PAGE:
Additionally, you will need formal permission if your garage doesn’t respect the rules below:

  1. Size Limits: The conversion of the space should not exceed 50% of the area around the house. It includes the area covered by previous extensions and outbuildings. 
  2. Height Limits: The height of your garage cannot change during the conversion. The eaves and ridges must remain at the same elevation, otherwise, you’ll need permission.
  3. Conservation Areas: Listed buildings or garages in conservation areas cannot be converted as easily. You will need permission to convert a garage in any such area because of the law.
  4. Front-Facing Garages: Since converting a front-facing garage would affect the value of the street, you might need local permission for it. Check with your local planning department before making a decision.
  5. Party Wall: If your garage is attached to a neighbouring property, you will need to contact the relevant parties and get permission according to the regulations.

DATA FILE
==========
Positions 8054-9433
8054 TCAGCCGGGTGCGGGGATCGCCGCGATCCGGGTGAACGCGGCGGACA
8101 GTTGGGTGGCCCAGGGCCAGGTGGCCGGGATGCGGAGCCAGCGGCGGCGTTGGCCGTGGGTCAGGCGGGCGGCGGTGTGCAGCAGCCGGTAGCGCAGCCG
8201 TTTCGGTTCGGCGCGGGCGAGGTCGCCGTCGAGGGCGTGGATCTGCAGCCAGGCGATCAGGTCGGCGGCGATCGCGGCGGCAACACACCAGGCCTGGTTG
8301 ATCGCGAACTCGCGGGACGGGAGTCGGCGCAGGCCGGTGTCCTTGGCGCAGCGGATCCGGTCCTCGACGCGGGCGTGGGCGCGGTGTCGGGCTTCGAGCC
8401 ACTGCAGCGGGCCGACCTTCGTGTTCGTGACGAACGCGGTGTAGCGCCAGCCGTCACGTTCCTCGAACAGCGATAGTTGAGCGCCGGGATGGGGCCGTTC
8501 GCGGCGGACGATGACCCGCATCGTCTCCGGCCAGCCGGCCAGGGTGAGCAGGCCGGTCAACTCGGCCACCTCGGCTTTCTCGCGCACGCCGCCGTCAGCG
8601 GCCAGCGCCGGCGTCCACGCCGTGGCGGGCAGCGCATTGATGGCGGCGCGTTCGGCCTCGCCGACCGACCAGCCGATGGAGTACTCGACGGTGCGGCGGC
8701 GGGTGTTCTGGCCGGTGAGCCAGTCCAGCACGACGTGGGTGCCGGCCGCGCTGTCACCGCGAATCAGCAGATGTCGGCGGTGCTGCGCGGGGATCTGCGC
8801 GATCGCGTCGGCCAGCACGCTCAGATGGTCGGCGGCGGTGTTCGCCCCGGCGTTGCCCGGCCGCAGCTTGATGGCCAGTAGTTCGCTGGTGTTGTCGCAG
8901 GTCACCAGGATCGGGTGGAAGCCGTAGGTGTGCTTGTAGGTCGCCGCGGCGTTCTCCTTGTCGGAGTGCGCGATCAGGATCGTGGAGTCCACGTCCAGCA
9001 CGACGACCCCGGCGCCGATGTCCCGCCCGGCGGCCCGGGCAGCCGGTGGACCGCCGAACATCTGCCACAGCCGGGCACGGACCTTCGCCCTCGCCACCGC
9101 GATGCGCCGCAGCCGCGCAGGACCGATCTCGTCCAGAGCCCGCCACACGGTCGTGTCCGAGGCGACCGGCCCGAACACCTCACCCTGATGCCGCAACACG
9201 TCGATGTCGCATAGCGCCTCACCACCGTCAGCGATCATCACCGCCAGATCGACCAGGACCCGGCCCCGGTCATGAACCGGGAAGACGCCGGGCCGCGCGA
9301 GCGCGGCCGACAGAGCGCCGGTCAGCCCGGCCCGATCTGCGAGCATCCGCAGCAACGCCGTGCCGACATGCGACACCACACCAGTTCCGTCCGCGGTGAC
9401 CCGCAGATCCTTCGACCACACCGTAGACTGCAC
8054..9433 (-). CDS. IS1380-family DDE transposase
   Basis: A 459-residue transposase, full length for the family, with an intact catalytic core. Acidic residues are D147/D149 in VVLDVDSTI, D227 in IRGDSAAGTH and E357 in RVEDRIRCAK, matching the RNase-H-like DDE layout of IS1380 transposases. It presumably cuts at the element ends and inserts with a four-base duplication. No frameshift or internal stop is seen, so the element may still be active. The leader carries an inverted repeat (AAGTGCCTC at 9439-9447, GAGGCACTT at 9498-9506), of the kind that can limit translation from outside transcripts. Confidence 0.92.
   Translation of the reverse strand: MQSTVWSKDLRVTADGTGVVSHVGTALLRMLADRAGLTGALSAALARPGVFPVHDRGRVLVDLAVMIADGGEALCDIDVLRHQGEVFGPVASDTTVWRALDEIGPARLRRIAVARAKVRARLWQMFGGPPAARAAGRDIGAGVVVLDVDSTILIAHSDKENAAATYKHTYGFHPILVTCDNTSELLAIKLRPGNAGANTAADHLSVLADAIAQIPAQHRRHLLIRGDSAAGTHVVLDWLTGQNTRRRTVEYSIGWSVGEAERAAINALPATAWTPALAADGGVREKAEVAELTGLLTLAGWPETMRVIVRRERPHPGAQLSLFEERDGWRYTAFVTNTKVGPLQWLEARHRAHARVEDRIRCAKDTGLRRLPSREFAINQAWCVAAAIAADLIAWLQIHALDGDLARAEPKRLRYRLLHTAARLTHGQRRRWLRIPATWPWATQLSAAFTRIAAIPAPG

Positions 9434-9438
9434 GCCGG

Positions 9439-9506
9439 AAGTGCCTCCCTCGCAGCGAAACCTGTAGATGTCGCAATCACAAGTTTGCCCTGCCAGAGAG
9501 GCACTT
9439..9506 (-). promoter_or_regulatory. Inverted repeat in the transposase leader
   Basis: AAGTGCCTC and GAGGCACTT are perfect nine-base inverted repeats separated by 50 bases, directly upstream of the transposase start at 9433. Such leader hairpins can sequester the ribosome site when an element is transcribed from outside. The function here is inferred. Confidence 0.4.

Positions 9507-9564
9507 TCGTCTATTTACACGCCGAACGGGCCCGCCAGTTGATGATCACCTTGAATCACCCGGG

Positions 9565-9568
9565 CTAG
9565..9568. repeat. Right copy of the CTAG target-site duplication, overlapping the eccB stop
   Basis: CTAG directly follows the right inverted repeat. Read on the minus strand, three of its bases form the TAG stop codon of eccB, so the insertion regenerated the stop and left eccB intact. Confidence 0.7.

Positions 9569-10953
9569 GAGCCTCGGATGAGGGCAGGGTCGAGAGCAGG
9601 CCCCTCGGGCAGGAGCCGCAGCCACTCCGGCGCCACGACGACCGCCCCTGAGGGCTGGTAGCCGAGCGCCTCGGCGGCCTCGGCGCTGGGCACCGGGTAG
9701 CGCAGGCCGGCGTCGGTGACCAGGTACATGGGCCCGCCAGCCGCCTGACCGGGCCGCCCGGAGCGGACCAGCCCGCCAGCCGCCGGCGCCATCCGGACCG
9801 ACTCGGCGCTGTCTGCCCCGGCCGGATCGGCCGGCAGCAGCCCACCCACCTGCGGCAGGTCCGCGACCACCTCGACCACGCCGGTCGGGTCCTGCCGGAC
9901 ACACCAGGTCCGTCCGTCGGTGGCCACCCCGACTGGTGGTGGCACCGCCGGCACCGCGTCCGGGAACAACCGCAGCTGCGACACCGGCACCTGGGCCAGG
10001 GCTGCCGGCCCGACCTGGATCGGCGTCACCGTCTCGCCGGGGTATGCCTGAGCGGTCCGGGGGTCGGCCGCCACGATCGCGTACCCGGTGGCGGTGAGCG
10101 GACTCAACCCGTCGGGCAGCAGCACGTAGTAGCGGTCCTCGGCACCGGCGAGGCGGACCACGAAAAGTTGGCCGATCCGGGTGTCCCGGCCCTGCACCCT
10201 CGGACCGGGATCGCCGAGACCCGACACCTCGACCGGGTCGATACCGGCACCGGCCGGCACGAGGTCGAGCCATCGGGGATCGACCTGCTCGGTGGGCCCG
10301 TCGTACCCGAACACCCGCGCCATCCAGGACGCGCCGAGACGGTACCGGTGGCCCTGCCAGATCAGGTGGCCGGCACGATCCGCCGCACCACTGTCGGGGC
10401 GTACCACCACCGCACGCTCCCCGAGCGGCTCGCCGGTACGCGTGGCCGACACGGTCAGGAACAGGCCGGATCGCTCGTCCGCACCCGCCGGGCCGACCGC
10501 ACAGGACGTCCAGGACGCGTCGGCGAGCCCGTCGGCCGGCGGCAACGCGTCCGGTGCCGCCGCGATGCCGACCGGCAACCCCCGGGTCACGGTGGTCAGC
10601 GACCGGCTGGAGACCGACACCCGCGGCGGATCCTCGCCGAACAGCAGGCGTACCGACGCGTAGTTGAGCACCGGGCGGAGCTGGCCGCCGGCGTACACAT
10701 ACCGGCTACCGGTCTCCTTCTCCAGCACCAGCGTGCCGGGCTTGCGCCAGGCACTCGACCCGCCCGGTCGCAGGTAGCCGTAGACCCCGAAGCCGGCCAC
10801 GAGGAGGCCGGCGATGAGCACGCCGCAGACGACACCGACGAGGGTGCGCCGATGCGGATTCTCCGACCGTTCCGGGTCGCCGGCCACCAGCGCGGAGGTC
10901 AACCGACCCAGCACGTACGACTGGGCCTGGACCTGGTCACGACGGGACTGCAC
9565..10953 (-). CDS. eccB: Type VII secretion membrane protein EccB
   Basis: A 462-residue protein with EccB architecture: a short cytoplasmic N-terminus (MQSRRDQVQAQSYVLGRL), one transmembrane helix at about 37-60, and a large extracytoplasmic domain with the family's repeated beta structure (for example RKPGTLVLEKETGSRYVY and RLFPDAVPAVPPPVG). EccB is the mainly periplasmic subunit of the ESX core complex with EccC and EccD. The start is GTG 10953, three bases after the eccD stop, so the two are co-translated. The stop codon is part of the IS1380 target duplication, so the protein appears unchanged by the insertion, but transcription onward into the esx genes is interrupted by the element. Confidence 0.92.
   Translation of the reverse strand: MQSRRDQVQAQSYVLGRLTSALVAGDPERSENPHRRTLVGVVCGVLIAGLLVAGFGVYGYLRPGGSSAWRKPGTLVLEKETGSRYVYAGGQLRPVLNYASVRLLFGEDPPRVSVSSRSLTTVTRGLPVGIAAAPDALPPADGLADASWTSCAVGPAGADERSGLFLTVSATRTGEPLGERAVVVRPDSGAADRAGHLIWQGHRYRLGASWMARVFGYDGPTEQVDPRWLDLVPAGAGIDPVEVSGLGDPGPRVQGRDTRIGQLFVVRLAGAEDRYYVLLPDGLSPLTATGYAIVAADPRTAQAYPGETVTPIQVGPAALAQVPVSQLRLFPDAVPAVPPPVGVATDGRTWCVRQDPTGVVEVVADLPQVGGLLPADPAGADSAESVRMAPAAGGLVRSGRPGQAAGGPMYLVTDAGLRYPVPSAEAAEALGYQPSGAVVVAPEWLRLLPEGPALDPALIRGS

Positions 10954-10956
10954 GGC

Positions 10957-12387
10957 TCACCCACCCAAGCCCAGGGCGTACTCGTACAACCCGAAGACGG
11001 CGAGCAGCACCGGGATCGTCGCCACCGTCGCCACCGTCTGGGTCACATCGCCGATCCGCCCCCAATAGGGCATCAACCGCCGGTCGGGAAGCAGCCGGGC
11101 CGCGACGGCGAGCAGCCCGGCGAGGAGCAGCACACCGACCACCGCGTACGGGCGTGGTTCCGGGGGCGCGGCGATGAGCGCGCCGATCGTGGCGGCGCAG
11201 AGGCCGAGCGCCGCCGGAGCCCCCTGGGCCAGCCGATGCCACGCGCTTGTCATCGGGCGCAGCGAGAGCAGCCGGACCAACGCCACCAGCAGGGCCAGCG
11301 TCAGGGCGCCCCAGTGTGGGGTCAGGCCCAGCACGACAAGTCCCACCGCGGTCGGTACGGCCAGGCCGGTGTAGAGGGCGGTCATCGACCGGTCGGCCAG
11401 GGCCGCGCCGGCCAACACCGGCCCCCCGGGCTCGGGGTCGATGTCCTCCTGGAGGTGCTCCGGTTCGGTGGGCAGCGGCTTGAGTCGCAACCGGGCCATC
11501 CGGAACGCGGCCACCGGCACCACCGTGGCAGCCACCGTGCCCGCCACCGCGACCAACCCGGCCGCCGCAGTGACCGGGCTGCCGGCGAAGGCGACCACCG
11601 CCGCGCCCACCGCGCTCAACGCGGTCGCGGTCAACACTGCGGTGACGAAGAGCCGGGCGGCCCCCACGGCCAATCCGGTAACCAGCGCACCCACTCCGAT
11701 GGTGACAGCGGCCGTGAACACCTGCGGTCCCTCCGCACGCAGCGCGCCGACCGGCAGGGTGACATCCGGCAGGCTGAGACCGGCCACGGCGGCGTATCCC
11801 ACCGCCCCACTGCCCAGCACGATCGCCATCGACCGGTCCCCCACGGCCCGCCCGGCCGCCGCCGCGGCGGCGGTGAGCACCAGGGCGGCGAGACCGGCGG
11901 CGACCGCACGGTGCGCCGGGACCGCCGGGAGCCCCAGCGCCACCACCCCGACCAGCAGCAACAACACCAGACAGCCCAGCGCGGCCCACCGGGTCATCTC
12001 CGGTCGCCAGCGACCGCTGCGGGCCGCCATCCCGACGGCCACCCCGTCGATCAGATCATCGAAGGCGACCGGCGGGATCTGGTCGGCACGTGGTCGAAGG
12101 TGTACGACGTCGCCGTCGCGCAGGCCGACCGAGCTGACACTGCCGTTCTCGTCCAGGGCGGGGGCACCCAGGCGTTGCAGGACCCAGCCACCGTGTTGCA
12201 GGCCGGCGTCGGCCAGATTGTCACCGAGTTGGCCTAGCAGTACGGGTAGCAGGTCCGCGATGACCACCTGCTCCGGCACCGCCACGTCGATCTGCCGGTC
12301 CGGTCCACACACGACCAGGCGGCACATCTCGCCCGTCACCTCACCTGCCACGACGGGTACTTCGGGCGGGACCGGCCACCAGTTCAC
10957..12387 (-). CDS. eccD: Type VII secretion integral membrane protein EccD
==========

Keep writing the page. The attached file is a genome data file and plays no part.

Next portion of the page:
Key Building Regulations to Consider

Apart from the usual rules, you also have to follow the local building authority regulations. You or the contractor only have to inform the local building control department of your planned work 48 hours before the start date. 

Some houses have constrictive leases and deeds that prevent the conversion of one or more parts. Check your lease for these clauses. You can get rid of these clauses to regain Permitted Development Rights for a small additional fee.

Finally, listed buildings (buildings with special historical value or architecture) will always require planning permission and building agreements. Contact your local building planning authority to get the required permissions.

What Are The Cost Implications of Garage Conversion?

The cost of a garage conversion can vary significantly based on the size, materials, type of conversion, insulation needs, and professional assistance. Nevertheless, here’s how much you should expect to pay:

  • Converting a 15 m2 integrated garage with a good structure can cost around £8,000. 
  • Converting a 15 m2 detached or standalone garage can cost around £20,000.

This is a rough estimation of carrying out a garage conversion. You can do the calculations by yourself by looking at the rough costs of conversions.An image depicting the cost implications of a garage conversion

Estimating the Cost of a Garage Conversion